John Wardle Architects + Grimshaw

jwg-public space and ceiling st kilda rd hero

A bold design proposal that highlighted the improvements to the overall connectivity across the site consisted of a highly memorable, porous series of forms that both responded to the historic forms of the Administration Building and created many opportunities for interactions and public programs. In addition, a proposal for a new design museum that opened up views onto the station’s platforms provided a new destination landmark within the station. However, the jury viewed the intervening two concourses that entered directly into the Administration Building to be too intrusive into the existing historic fabric of the building.

jwg-elevated park jwg-new concourse jwg-vaults on riverbank looking east Finalist entry by John Wardle Architects + Grimshaw (click images to enlarge)


NH Architecture

nh-aerial view from princes bridge

The design proposal appears to be the most sensitive to the historic heritage of the site, attempting to preserve most heritage elements and providing new pedestrian connections and opportunities for public interaction by proposing an expansive covered canopy as an extension at the eastern concourse. However, that same canopy, that sometimes overshadows the more delicate historic elements of the Administrative Building in its scale, compromises the station’s integrity.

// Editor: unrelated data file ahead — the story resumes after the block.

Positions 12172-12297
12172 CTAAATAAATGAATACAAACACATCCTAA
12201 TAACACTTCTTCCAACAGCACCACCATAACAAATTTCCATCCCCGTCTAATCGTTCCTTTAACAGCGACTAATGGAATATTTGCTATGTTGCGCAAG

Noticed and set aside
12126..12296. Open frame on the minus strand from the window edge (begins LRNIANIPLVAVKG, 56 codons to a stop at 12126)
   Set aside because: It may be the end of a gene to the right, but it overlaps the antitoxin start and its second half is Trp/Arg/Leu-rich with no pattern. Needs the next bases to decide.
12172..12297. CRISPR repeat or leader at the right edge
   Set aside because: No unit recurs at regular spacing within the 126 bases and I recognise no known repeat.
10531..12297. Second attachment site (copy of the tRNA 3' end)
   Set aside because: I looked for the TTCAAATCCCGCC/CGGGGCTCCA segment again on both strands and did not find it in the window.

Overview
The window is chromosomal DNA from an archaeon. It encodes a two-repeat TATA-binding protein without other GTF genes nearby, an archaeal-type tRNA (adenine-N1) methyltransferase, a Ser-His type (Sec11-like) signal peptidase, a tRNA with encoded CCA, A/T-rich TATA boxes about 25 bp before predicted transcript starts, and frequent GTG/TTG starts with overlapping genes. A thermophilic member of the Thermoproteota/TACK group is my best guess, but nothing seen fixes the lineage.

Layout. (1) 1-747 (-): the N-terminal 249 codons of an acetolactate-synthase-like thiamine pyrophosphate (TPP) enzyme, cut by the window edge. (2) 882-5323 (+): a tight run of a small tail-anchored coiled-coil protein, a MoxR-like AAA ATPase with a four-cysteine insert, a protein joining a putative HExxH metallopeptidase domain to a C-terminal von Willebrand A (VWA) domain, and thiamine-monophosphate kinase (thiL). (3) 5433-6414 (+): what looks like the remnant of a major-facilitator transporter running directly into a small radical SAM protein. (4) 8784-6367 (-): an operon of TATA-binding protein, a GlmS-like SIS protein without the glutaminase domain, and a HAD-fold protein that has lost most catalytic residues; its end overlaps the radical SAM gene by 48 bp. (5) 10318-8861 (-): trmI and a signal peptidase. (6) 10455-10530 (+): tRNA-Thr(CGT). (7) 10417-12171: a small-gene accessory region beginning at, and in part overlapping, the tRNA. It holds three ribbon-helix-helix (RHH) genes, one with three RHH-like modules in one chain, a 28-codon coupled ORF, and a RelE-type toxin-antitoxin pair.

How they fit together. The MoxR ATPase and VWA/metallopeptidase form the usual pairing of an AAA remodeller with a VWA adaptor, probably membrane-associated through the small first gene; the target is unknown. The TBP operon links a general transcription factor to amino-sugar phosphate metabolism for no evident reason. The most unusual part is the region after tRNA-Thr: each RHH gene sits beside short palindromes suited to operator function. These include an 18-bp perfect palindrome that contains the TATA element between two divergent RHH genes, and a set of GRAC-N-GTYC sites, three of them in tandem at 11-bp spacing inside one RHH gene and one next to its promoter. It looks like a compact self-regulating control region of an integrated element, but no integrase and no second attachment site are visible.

nh-new western entrance to station nh-arrival via new river bridge nh-new concourse and urban green hero
Finalist entry by NH Architecture (click images to enlarge)


Zaha Hadid Architecture & BVN Architecture

zhbvn-view from northwest

The mega-scale of the project is, perhaps, one of the most ambitious and far reaching features that mark this design proposal. The light-weight, airy public spaces and improved passenger routes and linkways take into consideration the preservation of significant views of the historic Administrative Buiding and views towards the surrounding spaces, like Federation Square. While the design proposal creates a memorable presence, the jury expressed a collective concern that the mega-structure would overpower the existing heritage elements of the station and the Administration Building.

zhbvn-view from princes bridge zhbvn-the piazza from the office lobby zhbvn-birdseye view from southeast hero
Finalist entry by Zaha Hadid Architecture & BVN Architecture (click images to enlarge)


Olha Romaniuk is an architectural and exhibit designer at Gallagher and Associates Asia and an alumna of the University of Cincinnati’s Master of Architecture program. She currently resides in Singapore, where she designs museum interiors, exhibits and installations and regularly contributes to various local and international architectural publications.